For further detail concerning the Caucasus Scholarship, or to discuss your proposal please contact Professor Craig Brandist:

Professor Richard Peace

Prof Richard Peace

Prof Richard Peace

It is with sadness that the Department of Russian at Bristol informs the membership of BASEES of the sudden death of Richard Peace yesterday afternoon (Thursday 5 December).

Richard, who was born in 1933, was the first lecturer to be appointed to teach Russian at Bristol, in 1963, and he led the small sub-department, as it then was, until 1975, when he was appointed to a Chair of Russian at the University of Hull. He returned to Bristol in 1984, to take up the newly created Chair of Russian, and remained in Bristol, as Head of Department, until his retirement in 1994. Richard will be remembered for many things. He was one of the major students of classical Russian literature in his generation and a Vice-President of the International Dostoevsky Society. He was also a past President of our national association of Slavists (then BUAS), an active promoter of educational exchange with the Soviet Union, a tireless defender of his subject against the threats it faced and a respected and congenial colleague. It is of some consolation that just three weeks ago the department at Bristol celebrated the fiftieth anniversary of its foundation with a large gathering of colleagues, former colleagues and alumni and that Richard, who had led the department for twenty-two of its fifty years, greatly enjoyed this event.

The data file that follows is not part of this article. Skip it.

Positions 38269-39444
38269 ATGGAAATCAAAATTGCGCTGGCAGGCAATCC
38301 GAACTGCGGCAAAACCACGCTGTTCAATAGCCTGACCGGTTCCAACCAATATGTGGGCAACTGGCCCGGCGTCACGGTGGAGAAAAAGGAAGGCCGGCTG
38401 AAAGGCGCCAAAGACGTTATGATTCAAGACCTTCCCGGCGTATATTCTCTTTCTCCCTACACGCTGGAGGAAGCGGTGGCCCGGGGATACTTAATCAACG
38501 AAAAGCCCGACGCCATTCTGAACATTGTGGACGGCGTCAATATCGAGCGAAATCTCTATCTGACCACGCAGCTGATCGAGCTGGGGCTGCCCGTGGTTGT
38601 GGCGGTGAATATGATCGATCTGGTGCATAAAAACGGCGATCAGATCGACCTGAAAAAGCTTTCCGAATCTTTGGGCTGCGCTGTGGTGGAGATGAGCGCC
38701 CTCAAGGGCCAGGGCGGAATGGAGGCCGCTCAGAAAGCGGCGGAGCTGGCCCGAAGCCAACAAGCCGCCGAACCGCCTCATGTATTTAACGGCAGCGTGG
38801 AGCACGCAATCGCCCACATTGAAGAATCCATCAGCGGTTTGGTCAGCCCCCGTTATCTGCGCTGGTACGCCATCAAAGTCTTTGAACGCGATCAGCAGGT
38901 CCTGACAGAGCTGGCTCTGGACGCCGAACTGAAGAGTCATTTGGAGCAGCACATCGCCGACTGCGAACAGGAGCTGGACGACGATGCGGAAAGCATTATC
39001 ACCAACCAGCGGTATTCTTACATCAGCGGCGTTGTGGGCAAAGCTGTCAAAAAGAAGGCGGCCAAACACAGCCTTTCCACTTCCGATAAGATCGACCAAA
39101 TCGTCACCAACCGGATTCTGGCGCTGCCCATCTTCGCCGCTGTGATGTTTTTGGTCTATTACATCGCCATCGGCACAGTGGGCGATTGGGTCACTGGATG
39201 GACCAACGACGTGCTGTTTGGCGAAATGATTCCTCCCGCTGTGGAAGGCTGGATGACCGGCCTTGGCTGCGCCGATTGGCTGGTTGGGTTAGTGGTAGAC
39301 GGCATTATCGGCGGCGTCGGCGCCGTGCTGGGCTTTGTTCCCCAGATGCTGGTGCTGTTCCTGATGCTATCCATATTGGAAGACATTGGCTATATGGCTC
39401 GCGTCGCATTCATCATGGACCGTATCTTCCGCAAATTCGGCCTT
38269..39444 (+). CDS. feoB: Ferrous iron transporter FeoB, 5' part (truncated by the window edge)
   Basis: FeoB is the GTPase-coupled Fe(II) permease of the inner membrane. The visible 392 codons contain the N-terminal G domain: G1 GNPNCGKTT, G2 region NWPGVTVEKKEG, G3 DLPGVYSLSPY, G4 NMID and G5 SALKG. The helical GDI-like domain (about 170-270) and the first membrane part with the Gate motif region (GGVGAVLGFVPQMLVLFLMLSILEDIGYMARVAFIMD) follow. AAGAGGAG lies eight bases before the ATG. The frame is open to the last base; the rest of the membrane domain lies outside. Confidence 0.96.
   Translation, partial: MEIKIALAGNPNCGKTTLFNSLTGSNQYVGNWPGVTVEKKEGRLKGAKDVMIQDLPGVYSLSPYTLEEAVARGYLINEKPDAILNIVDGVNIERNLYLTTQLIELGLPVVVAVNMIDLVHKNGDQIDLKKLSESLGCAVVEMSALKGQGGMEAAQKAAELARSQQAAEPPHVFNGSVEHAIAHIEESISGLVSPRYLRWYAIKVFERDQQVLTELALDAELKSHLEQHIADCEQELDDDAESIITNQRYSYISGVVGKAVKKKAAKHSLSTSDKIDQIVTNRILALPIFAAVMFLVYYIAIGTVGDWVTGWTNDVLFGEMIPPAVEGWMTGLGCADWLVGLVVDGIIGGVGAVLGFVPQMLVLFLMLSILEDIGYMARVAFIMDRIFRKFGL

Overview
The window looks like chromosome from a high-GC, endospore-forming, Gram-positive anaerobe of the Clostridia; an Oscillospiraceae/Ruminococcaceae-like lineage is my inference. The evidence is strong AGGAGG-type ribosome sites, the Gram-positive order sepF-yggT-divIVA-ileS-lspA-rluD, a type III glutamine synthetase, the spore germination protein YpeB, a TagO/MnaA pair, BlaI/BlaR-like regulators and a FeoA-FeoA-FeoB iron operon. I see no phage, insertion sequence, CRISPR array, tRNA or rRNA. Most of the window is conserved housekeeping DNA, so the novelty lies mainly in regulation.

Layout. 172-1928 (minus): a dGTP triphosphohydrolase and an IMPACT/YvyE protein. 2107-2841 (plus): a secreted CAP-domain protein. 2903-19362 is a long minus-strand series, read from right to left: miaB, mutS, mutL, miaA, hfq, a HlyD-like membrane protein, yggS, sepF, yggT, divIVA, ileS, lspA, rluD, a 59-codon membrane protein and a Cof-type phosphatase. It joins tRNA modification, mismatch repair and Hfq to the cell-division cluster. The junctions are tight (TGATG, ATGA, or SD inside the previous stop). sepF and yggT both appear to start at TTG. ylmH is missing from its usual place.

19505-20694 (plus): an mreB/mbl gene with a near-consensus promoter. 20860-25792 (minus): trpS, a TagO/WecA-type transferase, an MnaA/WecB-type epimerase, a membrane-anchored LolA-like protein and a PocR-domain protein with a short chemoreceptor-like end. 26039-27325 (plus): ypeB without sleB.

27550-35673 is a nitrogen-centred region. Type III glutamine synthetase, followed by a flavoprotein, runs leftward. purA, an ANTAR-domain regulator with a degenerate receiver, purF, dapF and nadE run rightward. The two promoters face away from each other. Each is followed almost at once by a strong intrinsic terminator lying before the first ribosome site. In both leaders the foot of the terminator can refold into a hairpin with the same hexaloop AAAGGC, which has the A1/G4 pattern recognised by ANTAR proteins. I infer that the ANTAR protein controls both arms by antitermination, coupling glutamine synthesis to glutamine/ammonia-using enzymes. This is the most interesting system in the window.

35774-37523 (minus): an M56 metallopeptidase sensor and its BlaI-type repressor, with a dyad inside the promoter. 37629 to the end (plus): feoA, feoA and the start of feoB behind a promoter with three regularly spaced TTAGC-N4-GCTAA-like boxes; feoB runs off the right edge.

Professor Derek Offord

BASEES Members - How To Join The SSEES Library